ISSN: 1391 - 0531
Sunday March 9, 2008
Vol. 42 - No 41

No direct schols for docs

The Sri Lanka Medical Council (SLMC) which has the legal power to enforce code of ethics for medical practitioners has decided to intervene in what is widely seen as a crisis in the unethical promotion of medicinal drugs and the influence that pharmaceutical companies have on medical consultants and general practitioners.

Recently the SLMC appointed a committee to advise it on revising the guidelines and code of ethics for medical and dental practitioners at a time when growing concern is being expressed as to whether medicine which was once revered as a vocation is now degenerating into a trade or business.

After holding two meetings the SLMC has decided to take one effective step to ensure that pharmaceutical companies do not have improper influence or unethical relationships with individual doctors. A spokesman said the SLMC will be writing to the Chamber of Pharmaceutical Industries – an association of all drug companies directing that in future any scholarships, holidays here or abroad and other facilities should not be offered to individual doctors but to the medical associations and colleges which in turn select suitable candidate or candidates.

This is expected to help maintain transparency, accountability and a high degree of ethics. Patients’ rights and health action groups have welcomed the SLMC move as an effective first step in bringing about a higher degree of ethics in the medical profession and restoring a health service where the well-being of the patients is given top priority. Meanwhile a source close to President Mahinda Rajapaksa said the President had no intension of removing key provisions from the proposed National Medicinal Drugs Policy based on the essential medicinal concept of Professor Senaka Bibile. The source said President Rajapaksa had only expressed objections to the policy being implemented in bits and pieces such as the directive issued by the Health Ministry two months ago ordering that all government doctors should prescribe drugs only under their generic names. The President’s assurance was welcomed by patients rights and health action groups which had recently expressed concern that representatives of the Chamber of Pharmaceutical Industries at a meeting with the President recently had persuaded him to dilute the proposed National Medicinal Drugs Policy in a manner that would make it toothless if not ineffective or useless.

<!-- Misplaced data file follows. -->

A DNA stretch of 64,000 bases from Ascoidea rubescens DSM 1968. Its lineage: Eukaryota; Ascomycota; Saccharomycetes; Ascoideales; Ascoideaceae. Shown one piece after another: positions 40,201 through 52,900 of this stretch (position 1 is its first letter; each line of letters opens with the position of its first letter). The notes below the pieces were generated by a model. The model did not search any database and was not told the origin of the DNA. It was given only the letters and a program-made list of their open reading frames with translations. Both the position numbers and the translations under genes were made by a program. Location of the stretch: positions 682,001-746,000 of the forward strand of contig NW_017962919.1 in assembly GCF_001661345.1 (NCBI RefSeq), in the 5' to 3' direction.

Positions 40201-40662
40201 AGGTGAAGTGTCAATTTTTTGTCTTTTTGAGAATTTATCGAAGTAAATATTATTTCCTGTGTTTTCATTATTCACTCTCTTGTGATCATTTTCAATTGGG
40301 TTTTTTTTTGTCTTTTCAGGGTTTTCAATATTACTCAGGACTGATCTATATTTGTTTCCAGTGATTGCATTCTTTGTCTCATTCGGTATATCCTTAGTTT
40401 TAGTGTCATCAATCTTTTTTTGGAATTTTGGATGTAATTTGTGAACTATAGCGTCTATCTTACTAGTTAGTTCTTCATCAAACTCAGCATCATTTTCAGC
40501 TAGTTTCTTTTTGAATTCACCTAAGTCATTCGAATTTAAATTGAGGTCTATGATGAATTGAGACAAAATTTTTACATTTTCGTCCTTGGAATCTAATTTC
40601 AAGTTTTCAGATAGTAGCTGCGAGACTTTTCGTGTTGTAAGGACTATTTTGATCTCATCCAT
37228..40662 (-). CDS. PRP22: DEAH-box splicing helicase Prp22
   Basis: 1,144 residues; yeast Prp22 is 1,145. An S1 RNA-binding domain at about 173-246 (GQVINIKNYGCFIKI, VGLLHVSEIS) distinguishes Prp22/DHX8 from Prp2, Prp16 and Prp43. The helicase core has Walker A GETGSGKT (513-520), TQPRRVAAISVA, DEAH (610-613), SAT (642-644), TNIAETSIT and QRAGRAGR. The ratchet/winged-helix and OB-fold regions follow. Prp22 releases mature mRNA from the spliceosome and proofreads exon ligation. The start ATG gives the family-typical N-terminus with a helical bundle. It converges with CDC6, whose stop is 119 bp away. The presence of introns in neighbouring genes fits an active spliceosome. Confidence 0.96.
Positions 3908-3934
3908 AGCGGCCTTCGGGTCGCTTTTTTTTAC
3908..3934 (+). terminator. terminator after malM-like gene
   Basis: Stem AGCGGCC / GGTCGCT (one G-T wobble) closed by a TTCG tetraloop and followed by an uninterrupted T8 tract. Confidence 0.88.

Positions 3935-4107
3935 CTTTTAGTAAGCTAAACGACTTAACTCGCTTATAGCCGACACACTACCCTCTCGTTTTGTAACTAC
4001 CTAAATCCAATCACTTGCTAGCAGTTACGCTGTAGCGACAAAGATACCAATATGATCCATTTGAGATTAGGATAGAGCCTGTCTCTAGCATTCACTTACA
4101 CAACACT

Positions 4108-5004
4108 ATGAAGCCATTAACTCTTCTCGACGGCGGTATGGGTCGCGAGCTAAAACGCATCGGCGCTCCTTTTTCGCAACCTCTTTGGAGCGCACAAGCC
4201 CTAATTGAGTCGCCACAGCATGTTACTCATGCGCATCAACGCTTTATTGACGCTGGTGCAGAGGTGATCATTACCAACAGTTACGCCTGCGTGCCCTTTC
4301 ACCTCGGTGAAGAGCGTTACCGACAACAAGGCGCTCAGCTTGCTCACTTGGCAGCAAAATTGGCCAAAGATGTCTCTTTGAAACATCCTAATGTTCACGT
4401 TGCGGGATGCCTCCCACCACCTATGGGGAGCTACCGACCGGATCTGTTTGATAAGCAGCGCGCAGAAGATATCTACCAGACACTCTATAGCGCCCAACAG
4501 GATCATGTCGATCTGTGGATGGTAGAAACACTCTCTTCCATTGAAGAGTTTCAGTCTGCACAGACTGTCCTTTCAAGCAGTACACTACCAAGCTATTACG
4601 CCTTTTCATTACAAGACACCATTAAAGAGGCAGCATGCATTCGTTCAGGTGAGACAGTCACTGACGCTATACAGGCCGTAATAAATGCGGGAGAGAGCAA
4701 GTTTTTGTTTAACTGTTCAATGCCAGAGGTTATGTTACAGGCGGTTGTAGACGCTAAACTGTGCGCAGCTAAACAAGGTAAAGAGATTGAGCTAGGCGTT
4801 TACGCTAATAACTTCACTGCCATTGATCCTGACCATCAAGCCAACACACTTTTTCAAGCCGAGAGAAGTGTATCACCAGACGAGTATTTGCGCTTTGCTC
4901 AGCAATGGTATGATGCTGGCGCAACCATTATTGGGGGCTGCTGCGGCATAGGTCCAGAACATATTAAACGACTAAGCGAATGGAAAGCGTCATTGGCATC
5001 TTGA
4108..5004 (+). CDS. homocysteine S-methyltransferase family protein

The Government Medical Officers Association comprising some 15,000 doctors and parties like the JVP, the LSSP the CP and the JHU have also urged the President to go ahead with the implementation of the National Medicinal Drugs Policy based on Senaka Bibile’s Essential Medicinal Concept to make quality drugs made available to all people at affordable prices.

This was one of the promises given in the Mahinda Chintanaya. A spokesman for the GMOA said the piecemeal and premature directive issued by Health Minister Nimal Siripala de Silva in January this year for the prescription of only generic drugs had setoff a backlash against the comprehensive national medicinal drug policy and led to questions whether the directive was an attempt to undermine or sabotage the whole national drug policy.

He said top ministry officials appeared to be blocking the implementation of the comprehensive national drugs policy based on the essential medicine concept. Meanwhile, the People’s Movement for the Rights of Patients is launching a new programme for health education and empowerment of schoolchildren.

The first of these programmes will be held tomorrow at Holy Family Convent, Bambalapitiya. The speakers will include Prof. Carlo Fonseka, former dean of the Faculty of Medicine and Dr. K. Balasubramaniam, coordinator of Health Action International Asia Pacific and world drug policy expert.

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